But why might an umbrella company crash, fold, or wind-up? Umbrellas operate on volume turnover, with fine balance sheets and usually few reserves. Their money is generally earned out of the payments made by agencies which will normally include the umbrella’s fixed profit charge.

This charge should be set out in both the Key information Document and information which should always be provided to you by the agency before you start any work through a particular umbrella company.

A classic problem for brollies is this…

If sums received are not allocated correctly and used for a different purpose unrelated to your actual payment, then problems can quickly arise. Using VAT monies for another purpose (be it payment of a loan or allowing credit to another party), which are payable to HMRC quarterly, has been a classic problem area for some umbrella businesses that have failed in the past.

If the reason for liquidation is late payment by an agency or hirer, the liquidator should be able to collect the monies that should have been paid and then pay it over to you. However there will always be costs involved in  both collecting the money and in the administration, and if the umbrella company has taken out secured loans, those loans will always get ‘first bite’ of the cherry, leaving you still out-of-pocket and suffering a long wait for payment.

Also the agency or hirer might itself not be able to make payment, leaving you totally in the lurch.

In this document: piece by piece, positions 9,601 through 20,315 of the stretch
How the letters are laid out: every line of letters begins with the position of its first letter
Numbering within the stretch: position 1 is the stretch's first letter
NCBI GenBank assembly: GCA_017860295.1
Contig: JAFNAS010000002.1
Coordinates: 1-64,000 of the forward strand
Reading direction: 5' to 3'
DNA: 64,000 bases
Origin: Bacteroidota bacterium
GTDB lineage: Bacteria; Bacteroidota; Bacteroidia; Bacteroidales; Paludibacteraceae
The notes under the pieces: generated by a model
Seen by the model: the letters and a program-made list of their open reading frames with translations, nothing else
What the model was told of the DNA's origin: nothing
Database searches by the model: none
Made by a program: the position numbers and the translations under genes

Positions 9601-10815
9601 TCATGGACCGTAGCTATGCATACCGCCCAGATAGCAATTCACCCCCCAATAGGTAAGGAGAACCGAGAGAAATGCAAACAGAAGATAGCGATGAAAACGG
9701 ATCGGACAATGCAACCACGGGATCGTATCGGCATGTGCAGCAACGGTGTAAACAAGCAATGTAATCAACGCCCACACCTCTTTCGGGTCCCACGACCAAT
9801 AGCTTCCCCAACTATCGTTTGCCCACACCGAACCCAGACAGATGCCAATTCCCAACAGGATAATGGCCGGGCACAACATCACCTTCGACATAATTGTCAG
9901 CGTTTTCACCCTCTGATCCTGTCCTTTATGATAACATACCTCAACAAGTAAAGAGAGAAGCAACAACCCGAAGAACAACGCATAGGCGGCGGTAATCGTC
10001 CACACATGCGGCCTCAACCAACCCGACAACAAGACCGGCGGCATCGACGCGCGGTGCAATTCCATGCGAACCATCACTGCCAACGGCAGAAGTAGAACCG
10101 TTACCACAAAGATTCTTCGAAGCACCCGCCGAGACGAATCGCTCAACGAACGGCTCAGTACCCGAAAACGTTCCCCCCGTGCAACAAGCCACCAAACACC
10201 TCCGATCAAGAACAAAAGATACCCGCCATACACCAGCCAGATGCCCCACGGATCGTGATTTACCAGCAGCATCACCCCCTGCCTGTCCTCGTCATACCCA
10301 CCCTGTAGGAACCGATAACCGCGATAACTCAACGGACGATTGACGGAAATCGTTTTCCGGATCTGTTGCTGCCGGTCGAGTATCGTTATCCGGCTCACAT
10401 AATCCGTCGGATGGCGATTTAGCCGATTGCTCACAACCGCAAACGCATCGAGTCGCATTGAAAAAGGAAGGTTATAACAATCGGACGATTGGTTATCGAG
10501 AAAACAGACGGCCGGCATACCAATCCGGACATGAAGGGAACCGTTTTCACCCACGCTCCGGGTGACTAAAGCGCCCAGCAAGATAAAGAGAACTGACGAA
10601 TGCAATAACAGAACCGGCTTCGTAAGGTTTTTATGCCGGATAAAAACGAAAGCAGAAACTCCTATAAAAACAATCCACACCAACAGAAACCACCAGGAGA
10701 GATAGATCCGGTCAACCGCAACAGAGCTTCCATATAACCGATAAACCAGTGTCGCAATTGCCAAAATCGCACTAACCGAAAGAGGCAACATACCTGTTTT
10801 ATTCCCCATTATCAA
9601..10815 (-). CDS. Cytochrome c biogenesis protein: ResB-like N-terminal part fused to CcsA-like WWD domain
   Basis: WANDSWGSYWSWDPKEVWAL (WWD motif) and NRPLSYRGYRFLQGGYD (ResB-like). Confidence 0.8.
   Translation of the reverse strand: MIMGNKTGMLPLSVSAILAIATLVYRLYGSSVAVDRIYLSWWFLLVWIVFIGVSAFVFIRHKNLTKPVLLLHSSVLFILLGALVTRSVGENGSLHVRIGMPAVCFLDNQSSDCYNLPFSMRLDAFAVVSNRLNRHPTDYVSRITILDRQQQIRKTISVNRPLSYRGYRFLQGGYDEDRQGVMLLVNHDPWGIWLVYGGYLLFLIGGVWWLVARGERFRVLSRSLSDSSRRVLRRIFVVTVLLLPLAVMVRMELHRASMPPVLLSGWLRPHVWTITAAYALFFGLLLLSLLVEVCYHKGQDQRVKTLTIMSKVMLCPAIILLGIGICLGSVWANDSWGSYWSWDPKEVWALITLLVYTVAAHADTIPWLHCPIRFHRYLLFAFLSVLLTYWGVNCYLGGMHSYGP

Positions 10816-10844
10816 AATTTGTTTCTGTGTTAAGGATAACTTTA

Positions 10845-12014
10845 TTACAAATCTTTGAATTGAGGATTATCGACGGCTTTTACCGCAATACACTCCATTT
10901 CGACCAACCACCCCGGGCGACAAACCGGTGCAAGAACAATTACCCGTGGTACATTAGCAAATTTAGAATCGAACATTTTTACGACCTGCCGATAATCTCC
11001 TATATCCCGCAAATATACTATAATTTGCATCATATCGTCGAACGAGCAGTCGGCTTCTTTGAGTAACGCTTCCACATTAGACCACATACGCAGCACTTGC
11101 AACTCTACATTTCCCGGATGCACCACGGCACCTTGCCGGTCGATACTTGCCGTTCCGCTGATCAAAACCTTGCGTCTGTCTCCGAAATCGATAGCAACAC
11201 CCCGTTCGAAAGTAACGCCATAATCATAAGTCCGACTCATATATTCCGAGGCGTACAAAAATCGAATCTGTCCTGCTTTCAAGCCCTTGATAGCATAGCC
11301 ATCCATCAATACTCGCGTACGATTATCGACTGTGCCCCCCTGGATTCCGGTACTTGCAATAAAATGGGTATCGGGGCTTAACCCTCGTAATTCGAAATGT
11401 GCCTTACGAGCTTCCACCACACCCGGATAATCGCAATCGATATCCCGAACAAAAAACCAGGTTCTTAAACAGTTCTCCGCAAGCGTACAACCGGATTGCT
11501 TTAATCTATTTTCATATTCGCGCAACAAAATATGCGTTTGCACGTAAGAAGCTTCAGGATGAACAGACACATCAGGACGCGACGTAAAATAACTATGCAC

Expecting your full entitlement from the liquidator? Good luck

For Optimum Pay Group to have gone into liquidation voluntarily, one can safely assume that there were problems in recovering monies owed and/or the debts of the business were too great to service. So, unfortunately, there is little chance that you will receive the full amount you are entitled to from the liquidator.

Furthermore, there’s not much else you can ‘do’ after the event.

But on taking precautionary steps, it is best to rely on the agency that is finding you work to check out the umbrella company’s credentials. Your continuing work and payment is the most important thing both to an agency and to you -- not employment or engagement by a particular umbrella payroll organisation. Putting it another way, there is little advantage to an agency to refer you to an umbrella company that is putting your payment at risk.

The future

What next? Well, the government is consulting right now on how to regulate the umbrella market. While the primary focus in the consultation is on recovering unpaid levels of tax, the issue of umbrella companies becoming insolvent is critical for contractors who are left unpaid.

This is part of the reason why our law firm is proposing to HMT, HMRC and DBT that there should be a government-run registration scheme for umbrella companies, which should weed out the good from the bad, and eliminate badly-run businesses from the marketplace.

There is also an argument for saying that the money paid to an umbrella company for work done by contractors should be legally ‘ring-fenced,’ perhaps paid into a separate account held by the umbrella company. That way contractor pay should no longer be left to chance.

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Written by Adrian Marlowe

Adrian Marlowe is a recruitment industry specialist lawyer. Founder and MD of compliance and legal consultancy Lawspeed, chairman of the Association of Recruitment Consultancies (ARC) and founder and director of the recruitment standards accreditation organisation Standards in Recruitment.